How likely am I to get into a vehicle crash? Ask the insurance industry. According to
Forbes magazine, car insurance research reports that if you’re an average driver, you will become involved in a car crash approximately once every 17.9 years. That means that “f you got your license at age 16, the odds are quite good that you’ll experience some kind of crash by the time you’re 34, at the latest.” In a typical long lifetime of driving, you are likely to have three or four crashes.
The good news is that you most likely won’t be killed. According to the National Safety Council, statistic from 2009 indicated that there are approximately 10 million minor to major crashes each year, but only three in 1,000 result in fatalities.
A lot depends on your own knowledge and adherence to safe driving practices. You probably know the chief risks:
- Distracted driving, the number one cause of vehicle crashes
- Driving under the influence of drugs and alcohol
- Driving while very tired or ill
- Aggressive driving
- Bad driving habits learned under extreme conditions, e.g., combat for veterans of wars
These are the factors you can control. You can’t control the other drivers on the road. Be careful to observe what’s going on around your vehicle, and practice “defensive driving.” A very effective defense can be as simple as pulling over for several minutes to let the driver who seems aggressive or erratic pass you by a safe distance.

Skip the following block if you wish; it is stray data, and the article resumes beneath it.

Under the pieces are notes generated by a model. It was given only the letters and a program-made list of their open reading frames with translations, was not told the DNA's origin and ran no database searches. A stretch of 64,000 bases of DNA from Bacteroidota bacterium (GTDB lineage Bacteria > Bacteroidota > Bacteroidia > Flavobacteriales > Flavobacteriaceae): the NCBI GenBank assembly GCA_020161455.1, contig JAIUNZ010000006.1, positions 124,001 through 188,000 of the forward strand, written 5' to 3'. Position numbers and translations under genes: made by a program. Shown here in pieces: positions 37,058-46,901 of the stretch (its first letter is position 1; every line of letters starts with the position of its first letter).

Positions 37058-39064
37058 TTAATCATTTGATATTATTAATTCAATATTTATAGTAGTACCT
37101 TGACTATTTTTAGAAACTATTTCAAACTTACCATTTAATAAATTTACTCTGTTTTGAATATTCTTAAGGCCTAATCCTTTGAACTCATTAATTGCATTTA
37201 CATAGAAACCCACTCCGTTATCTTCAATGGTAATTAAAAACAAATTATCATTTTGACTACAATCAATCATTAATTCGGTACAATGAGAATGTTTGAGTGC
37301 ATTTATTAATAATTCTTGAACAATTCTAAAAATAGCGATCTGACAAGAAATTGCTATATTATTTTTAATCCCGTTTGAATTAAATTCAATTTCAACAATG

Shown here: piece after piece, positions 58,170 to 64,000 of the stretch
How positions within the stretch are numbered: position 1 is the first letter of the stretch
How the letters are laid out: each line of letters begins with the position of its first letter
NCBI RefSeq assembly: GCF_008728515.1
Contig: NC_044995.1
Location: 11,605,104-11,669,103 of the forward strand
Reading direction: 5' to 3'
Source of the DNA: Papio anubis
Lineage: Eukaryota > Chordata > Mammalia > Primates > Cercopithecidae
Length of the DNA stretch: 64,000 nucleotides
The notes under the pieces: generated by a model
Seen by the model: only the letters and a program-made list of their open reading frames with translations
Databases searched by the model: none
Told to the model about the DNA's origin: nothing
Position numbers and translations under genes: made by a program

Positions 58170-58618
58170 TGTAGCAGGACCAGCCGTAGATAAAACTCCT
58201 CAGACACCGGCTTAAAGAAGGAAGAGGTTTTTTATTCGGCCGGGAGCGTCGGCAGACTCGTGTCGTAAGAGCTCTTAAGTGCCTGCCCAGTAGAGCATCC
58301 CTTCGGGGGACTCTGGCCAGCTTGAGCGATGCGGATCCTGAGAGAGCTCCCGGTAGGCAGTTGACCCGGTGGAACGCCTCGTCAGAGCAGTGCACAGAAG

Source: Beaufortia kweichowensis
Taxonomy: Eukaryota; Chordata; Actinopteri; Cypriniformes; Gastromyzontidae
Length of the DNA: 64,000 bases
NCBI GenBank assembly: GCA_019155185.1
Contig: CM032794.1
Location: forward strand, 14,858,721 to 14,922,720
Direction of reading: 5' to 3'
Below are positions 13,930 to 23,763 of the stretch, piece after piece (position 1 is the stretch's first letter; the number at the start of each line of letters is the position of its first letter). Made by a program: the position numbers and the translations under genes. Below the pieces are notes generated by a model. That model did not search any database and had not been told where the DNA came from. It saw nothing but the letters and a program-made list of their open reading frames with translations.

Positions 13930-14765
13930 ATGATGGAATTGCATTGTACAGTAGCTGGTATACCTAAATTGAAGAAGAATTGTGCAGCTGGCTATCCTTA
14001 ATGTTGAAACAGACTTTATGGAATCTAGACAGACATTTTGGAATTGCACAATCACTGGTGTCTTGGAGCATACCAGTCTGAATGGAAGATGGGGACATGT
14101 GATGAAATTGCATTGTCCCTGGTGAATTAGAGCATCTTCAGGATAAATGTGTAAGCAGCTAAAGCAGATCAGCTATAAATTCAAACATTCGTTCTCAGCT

Here are some “Editors’ Tips” from edmunds.com for drivers to avoid getting involved in vehicle crashes:
- Avoid the “fast lane.” The center or right lanes offer more “escape routes” in case a problem arises.
- Keep your eyes scanning the area ahead, and the traffic in front of the car in front of you.
- Beware of blind spots. Be sure to adjust your side and rear view mirrors correctly, but don’t rely on them exclusively. Turn to look behind you, and think of your and other drivers’ blind spots.
- For superior control drive with your hands in the 9 and 3 o’clock position.
- Judge a driver by his/her car’s condition. A banged-up car indicates a careless driver.
- Keep your car in good shape.
- Drive extra carefully at night, and always replace burned-out headlights and taillights.
Richard Manger, principal of Manger Law Firm, has extensive experience in litigation and settlements, with a focus on personal injury and workers’ compensation law. We are proud of the strong relationships of loyalty and trust we develop with our clients. We go above and beyond to achieve the best possible outcome in your case. You can contact Richard Manger via email at email@example.com, or by calling (336) 882-2000.